Pasta is enjoyed by millions around the world, Kitchen Geekery has brought together some of the most interesting and odd facts about pasta it could find - enough ammo to keep a geek armed with trivia during even the most mundane dinner party!
So here they are - in no particular order;
The word ‘Pasta’ came from the word paste which means a combination of wheat and flour.
The Chinese are on record as having eaten pasta as early as 5,000 B.C.
Thomas Jefferson is credited with introducing macaroni to the United States; he fell in love with a dish he sampled in Naples.
Cooked al dente (al-DEN-tay) literally means "to the tooth," which is how to test pasta to see if it is properly cooked. The pasta should be a bit firm, offering some resistance to the tooth, but tender.
There are over 600 varieties of Pasta in Italy; each designed for a specific kind of sauce.
Sophia Loren once said “Everything you see, I owe to spaghetti”.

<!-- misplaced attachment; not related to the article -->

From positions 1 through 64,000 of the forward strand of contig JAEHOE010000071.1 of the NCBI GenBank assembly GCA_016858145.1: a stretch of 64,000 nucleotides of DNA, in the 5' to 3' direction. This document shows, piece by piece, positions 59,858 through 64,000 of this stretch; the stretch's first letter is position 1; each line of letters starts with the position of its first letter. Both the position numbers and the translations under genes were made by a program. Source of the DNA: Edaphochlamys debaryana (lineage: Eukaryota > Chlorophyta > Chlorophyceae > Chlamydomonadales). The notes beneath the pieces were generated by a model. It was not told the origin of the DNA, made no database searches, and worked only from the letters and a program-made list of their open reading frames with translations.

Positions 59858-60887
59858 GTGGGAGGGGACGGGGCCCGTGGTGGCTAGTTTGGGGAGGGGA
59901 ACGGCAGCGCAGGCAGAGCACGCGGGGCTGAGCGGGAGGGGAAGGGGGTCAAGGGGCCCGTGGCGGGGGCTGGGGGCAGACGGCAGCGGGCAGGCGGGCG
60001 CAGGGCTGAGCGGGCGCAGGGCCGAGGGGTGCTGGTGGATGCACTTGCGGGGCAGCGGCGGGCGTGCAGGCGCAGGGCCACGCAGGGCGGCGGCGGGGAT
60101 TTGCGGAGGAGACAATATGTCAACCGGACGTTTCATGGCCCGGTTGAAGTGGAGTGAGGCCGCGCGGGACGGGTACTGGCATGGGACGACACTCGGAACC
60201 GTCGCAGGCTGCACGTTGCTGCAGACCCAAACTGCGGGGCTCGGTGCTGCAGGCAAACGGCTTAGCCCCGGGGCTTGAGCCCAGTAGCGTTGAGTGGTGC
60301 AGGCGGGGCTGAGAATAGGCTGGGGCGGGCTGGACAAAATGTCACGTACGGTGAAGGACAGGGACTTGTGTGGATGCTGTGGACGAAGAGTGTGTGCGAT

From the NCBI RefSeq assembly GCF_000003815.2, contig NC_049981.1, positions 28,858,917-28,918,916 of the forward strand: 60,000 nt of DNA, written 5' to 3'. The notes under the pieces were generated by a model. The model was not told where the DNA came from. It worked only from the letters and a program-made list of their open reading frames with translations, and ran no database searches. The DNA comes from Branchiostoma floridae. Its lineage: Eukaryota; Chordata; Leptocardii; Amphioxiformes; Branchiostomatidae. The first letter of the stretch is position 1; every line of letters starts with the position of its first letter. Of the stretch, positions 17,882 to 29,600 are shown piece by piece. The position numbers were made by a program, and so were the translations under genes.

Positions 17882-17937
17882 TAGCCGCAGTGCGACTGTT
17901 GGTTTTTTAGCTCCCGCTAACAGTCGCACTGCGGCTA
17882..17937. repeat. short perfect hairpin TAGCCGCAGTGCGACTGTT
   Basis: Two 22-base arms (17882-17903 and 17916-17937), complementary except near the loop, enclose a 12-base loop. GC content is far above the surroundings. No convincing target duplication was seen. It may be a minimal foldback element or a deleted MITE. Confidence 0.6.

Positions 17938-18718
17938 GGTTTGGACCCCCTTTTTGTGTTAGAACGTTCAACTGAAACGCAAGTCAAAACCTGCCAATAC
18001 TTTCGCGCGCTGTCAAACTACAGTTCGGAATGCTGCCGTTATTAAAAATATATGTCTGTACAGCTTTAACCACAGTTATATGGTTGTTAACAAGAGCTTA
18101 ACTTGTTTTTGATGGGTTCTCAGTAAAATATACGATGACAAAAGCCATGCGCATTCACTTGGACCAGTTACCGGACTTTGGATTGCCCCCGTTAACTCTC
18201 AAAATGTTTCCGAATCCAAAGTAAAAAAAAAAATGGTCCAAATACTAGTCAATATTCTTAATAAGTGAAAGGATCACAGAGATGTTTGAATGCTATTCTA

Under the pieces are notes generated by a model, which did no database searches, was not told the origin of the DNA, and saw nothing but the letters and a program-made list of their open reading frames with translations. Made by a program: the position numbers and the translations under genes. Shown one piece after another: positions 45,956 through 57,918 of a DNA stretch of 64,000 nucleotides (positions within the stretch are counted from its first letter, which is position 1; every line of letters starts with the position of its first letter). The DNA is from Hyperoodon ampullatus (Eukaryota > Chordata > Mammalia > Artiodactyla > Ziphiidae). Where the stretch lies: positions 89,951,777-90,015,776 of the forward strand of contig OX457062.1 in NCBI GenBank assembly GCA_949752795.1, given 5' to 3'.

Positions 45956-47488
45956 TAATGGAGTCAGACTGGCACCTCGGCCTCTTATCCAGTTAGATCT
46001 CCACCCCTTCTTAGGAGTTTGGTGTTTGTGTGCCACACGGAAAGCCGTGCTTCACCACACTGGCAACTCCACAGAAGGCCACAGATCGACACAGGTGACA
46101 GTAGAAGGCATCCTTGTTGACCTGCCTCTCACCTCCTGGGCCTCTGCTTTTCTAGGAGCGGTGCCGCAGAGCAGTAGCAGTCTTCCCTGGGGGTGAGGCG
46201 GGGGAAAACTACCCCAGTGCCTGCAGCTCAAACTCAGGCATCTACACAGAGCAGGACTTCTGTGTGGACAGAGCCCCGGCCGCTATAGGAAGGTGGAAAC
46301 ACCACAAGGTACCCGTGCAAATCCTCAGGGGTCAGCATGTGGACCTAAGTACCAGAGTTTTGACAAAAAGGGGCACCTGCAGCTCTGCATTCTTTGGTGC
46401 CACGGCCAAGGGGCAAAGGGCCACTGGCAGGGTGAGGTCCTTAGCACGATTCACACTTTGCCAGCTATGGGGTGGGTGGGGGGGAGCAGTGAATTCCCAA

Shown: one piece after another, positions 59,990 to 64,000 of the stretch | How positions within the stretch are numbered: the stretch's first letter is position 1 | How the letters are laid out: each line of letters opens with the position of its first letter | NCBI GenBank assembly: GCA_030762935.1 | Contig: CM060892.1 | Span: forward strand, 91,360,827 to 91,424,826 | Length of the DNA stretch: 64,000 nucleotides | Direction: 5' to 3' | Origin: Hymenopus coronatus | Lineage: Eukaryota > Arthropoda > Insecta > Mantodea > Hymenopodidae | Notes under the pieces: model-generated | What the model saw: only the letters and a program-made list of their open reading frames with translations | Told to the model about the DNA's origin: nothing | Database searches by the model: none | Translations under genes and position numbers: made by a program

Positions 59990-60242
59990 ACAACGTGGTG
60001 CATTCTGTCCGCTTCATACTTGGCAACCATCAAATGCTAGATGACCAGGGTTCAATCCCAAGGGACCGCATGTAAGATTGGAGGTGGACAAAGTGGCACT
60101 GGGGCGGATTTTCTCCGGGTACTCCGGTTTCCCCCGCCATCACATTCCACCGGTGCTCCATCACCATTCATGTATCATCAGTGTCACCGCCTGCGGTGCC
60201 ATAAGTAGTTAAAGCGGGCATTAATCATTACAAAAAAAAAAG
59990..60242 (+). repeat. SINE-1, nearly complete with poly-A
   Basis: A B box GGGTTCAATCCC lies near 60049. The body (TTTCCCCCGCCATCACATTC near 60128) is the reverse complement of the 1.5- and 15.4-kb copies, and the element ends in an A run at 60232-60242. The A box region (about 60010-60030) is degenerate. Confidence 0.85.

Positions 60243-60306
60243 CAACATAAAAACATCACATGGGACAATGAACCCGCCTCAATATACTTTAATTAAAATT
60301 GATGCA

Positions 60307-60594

A 230g serving of spaghetti is 345 calories, adding 2 tablespoons of olive oil adds another 200 calories to it.
The Spanish explorer Cortez brought tomatoes back to Europe from Mexico in 1519. Almost 200 years passed before spaghetti with tomato sauce made its way into Italian kitchens.
In Italian vermicelli and linguine translates to "Little worms" and "little tongues" respectively.
Pasta contains six of major eight amino acids required by our body to make a healthy diet.
Colored pasta: (Pastas are coloured using tomatoes and red beet for red; spinach and basil for green; brown mushrooms for brown; saffron for yellow; squid ink for black.
Flat pastas are for cream sauces, whereas tomato based sauces cling better to round pastas.
The first documented recipe for pasta is from around the year 1000, in the book "De arte Coquinaria per vermicelli e macaroni siciliani", (The Art of Cooking Sicilian Macaroni and Vermicelli) written by Martino Corno, chef to the powerful Patriarch of Aquileia.
It is believed that the Sicilian word "maccaruni" which translates as "made into a dough by force" is the origin of the word macaroni. In the ancient methods of making pasta, force meant kneading the dough with the feet – a process which could take up to a day.
In 1740, the city of Venice issued Paolo Adami a license to open the first pasta factory. The machinery was simple enough. It consisted of an iron press, powered by several young boys.